Living in Joy in an often Joyless World
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Living in Joy in an often Joyless World
Comments by Stephen Augustine - 1 Feb 2006

Hello Heidi,

I resonate with your feelings. My geology professor in college, a fiesty Benedictine nun, would start each class with some sort of a reflective reading, poetry or quote. One quote that stuck with me was from George Eliot's book Middlemarch:

"If we had a keen vision and feeling of all ordinary human life, it would be like hearing the grass grow and the squirrel's heart beat, and we should die of that roar which lies on the other side of silence."

I try to find joy in the smallest of things. Small things such as a chickadee at the bird feeder, a bee on a flower, a child's laugh, or even a simple tree and all its attendant lives. Despite all the cruelty and suffering that we humans inflict on the world the Spirit of God is out in the world and there are countless beings living unmolested. I consciously seek these out every day and it's what keeps me (mostly) joyful in a suffering world. I also remind myself of what a miracle it is to be alive in an otherwise lifeless (yet beautiful) universe and to share this life with with all these other lives.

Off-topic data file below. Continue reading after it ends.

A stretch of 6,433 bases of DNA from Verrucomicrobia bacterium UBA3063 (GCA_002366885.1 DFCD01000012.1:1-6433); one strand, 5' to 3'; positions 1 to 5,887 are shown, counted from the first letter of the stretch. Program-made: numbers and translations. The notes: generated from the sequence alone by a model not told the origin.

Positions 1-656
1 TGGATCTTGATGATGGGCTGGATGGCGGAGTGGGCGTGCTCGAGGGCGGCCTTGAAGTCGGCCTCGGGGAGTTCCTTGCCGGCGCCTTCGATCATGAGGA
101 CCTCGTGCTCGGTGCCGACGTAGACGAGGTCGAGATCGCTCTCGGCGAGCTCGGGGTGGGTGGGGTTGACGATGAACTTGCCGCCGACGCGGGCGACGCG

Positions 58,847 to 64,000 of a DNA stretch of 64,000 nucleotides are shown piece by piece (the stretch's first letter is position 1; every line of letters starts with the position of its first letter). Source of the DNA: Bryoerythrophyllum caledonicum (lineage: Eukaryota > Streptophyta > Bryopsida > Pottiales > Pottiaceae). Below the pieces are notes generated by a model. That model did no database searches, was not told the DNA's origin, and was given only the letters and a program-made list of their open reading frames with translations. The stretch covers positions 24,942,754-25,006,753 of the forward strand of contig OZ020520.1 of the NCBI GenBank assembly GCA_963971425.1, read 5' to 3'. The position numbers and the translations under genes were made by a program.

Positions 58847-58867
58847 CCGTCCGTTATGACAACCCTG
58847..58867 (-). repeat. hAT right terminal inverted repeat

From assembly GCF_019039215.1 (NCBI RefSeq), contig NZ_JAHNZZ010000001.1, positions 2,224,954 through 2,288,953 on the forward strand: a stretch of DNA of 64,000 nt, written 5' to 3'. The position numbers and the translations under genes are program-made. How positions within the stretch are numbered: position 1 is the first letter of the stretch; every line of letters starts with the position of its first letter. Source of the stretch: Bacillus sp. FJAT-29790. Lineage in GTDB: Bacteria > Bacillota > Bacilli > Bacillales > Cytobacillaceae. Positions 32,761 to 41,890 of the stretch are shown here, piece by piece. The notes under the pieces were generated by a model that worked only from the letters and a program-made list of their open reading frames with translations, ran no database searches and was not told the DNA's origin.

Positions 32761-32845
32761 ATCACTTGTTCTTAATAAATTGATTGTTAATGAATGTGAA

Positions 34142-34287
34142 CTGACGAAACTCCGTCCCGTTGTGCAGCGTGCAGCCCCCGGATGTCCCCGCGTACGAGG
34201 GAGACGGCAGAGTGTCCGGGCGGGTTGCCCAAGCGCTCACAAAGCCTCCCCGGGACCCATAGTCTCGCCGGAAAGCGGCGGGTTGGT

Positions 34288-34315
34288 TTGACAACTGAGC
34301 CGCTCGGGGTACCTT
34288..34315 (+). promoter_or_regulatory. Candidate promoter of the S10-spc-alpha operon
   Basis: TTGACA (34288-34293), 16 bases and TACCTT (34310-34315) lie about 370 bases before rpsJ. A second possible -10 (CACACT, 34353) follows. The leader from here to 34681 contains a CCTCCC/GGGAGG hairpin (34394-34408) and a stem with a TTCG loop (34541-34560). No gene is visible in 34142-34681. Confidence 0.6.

Though I posted this quote a while ago but I'll post it again because I think it's relevant to what we're talking about:

"We humans spend so much time working to shrink the miraculous to the size of our own pettiness that it's a wonder we manage to get anything else done. Our lives are filled with miracles that we do not see. Every time a hawk shrieks or a bear roars, it is the visible breath of the Creator entering our world. But we look and look away. Each time a raindrop lands, our world is clothed in the glory of its greatest possibilities. But we go inside our houses where we can't see it. We are too preoccupied with who might be saying bad things about us to care that the wildflowers have bowed their heads in profound gratitude and the vines have spread their arms in prayer. That is the challenge we face. It is only when we allow ourselves to experience the divine presence each moment that we live our lives to the fullest. And that is the dilemma. It is a summons to wonder that most of us will turn our backs upon in favor of belittling someone else. Are we really so terrified to look into the Creator's eyes? What do we fear we will see? The primary purpose of a miracle, after all, is not revelation. It is redemption."

-- The Serpent in "People of the Owl" (Kathleen O'Neal Gear and Michael Gear)

Peace,

Stephen

Go on to: By Sean Keys - 1 Feb 2006
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Living in Joy in an often Joyless World
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